There’s cute and there’s cute and knowing how not to overdo it or get too twee and clever – that’s what makes the difference between ordinary and great advertising.

I recently panned Sanlam for using a precocious, overly cute girl in one of its ads…but now along comes Wimpy and gets it just right.

Ad agency FCB Joburg have a knack of getting the tone and South African-ness of their ads just right and the Wimpy series of recent years has been entertaining and funny.
The one ad which got everybody going “aww” was the one about “Mr Cuddles”, the giant furry teddy bear who, apparently, plays a major role in the family. The first time we saw Mr Cuddles, he was being blamed by the greedy Dad, who could not stop himself from nicking some of Mum’s cheese-griller sausages when she went to the loo.
“Mr Cuddles took them, I swear,” was Dad’s transparent little lie. That, in turn, got his cute daughter to raise her eyebrows in that look that every idiot father knows so well…”

“This guy,” she sighed.

In the latest episode, the family are again in a Wimpy and the daughter asks Dad if he can remember the time he blamed Mr Cuddles for stealing the cheese grillers. “Yes…” he responds, a little hesitantly.

“Well,” she says with that Madam-type attitude that we Dads know well, “Now it’s payback time”.
She reaches over to take away Dad’s delicious-looking milkshake. He pulls it back: “Don’t you think you’re a little too big for Mr Cuddles now?”

Her response, as she takes his milkshake away again, is: “Don’t you think you’re a little too big for this milkshake now?”

Good point. He could use with losing a bit of weight. He turns to his wife, who giggles, not terribly supportive at all.


It’s simple. It’s funny. It continues a long-running gag. And, in all that, it also showcases Wimpy’s tempting food…and the fact that it’s a great place for a family meal.

And so, another Orchid for Wimpy and one for FCB Joburg, as well as for Egg Films. You’re not too big for one of those…

Let’s call this next section: “Why you should read your press releases before sending them out to the cynical media…”

A couple of weeks ago I got a release from MasterDrive South Africa, which talked about the troubles at the Road Accident Fund.

Firstly, it referred to the things being done at the fund to “stabalise the liabilities” of the fund. The word is, actually, stabilise, people.

Worse was to come, though, as someone described as “Herbert” began making comments about the situation. There was no clue as to whether his first name or surname was Herbert and who he was within the MasterDrive organisation. Maybe he was Mr Cuddles’s brother, who knows? The release didn’t give any clues.

Sloppy press release writing and even sloppier checking, so PR Onion Number 1 to MasterDrive. I hope your vehicular coaching is better than your communication skills.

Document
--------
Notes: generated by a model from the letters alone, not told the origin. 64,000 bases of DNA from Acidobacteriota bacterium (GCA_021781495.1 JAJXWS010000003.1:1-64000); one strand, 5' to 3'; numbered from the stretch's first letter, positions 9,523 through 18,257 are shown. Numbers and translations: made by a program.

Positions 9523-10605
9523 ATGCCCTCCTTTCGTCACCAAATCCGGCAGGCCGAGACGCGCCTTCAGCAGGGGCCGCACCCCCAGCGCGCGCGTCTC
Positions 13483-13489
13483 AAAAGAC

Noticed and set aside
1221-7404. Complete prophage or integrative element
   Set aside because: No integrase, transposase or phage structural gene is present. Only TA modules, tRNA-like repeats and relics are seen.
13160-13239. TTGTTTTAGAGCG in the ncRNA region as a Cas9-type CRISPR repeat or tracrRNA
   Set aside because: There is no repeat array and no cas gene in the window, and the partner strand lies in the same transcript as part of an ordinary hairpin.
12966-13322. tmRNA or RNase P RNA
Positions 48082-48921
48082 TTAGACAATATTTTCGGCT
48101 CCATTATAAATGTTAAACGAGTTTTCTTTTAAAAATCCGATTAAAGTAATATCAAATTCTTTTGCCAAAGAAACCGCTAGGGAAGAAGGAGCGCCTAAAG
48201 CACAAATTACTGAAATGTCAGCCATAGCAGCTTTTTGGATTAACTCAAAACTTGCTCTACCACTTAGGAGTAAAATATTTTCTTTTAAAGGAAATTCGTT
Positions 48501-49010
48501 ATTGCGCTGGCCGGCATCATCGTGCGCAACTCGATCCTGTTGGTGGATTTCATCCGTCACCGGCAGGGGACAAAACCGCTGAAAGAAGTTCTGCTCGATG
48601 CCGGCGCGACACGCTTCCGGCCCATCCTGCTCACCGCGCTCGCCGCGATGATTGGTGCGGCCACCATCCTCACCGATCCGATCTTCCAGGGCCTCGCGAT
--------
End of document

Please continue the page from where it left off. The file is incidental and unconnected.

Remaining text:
PR Onion Number 2 goes to one Londeka Ngubane, of Training24 at an organisation called asmcomm.co.za

The email with the release was titled “Creative Writting for Business & Media”. In details of the R8 grand per delegate writing (one t) course asmcomm was offering, there was a section on “proof reading”.

Presumably you will be on that course, Londeka…

But this sort of thing should not be left to one person. If you are serious about accuracy – which is, after all, what you claim to be able to teach people – make sure you are accurate.


When cute becomes cloying and how to win (and lose) at the car insurance business

Sometimes cute does work in advertising. And sometimes, as a critic of advertising, if you pan something which is cute – or, even more dangerous, includes an animal – you incur the wrath of diverse constituencies, whose hate mail wishes you all manner of unpleasantness.

I learned that the hard way some years ago when I had a go at “Buddy”, Toyota’s long-served Boxer dog, which featured in a series of ads over a long time. I suggested that it was time he was put down…
South Africans do love their dogs…and their Toyotas. And they do love cute.

But I think cute for cute’s sake can detract from the serious point you’re trying to make in your advertising.

Just in case you think it is just me, the grumpy old git, again, let me point out that when latest TV commercial for Sanlam comes on, it’s my wife who yells at me “Change the Channel!” (seriously, which household is it where the women have control over the remote on a normal TV night?).

Titled “Bright Idea” (yo, cool one, copywriting dudes), it features weapons-grade cuteness in the form of a little bicycle-riding girl. She pedals through the streets of a town on the outskirts of San Francisco (and tells us so in what is quite clearly a South African accent) and then heads for a local fire station where, so Wikipedia tells us, a light bulb has been burning continuously (other one or two times it was switched off) for more than 116 years.